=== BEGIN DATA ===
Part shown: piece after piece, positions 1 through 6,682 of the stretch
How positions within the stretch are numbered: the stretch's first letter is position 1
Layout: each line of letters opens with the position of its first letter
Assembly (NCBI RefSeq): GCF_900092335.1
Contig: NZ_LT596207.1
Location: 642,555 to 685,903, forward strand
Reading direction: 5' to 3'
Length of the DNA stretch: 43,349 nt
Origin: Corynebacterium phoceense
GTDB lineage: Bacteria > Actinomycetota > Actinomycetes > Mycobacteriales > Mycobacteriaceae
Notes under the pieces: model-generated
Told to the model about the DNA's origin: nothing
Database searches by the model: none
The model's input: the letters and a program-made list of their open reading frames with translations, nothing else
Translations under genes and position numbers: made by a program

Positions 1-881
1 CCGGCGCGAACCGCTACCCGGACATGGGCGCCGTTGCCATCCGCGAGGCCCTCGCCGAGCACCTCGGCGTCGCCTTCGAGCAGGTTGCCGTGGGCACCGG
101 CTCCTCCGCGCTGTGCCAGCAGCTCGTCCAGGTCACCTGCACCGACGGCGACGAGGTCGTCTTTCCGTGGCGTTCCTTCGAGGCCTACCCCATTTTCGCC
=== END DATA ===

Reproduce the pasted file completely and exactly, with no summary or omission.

Part shown: piece after piece, positions 1 through 6,682 of the stretch
How positions within the stretch are numbered: the stretch's first letter is position 1
Layout: each line of letters opens with the position of its first letter
Assembly (NCBI RefSeq): GCF_900092335.1
Contig: NZ_LT596207.1
Location: 642,555 to 685,903, forward strand
Reading direction: 5' to 3'
Length of the DNA stretch: 43,349 nt
Origin: Corynebacterium phoceense
GTDB lineage: Bacteria > Actinomycetota > Actinomycetes > Mycobacteriales > Mycobacteriaceae
Notes under the pieces: model-generated
Told to the model about the DNA's origin: nothing
Database searches by the model: none
The model's input: the letters and a program-made list of their open reading frames with translations, nothing else
Translations under genes and position numbers: made by a program

Positions 1-881
1 CCGGCGCGAACCGCTACCCGGACATGGGCGCCGTTGCCATCCGCGAGGCCCTCGCCGAGCACCTCGGCGTCGCCTTCGAGCAGGTTGCCGTGGGCACCGG
101 CTCCTCCGCGCTGTGCCAGCAGCTCGTCCAGGTCACCTGCACCGACGGCGACGAGGTCGTCTTTCCGTGGCGTTCCTTCGAGGCCTACCCCATTTTCGCC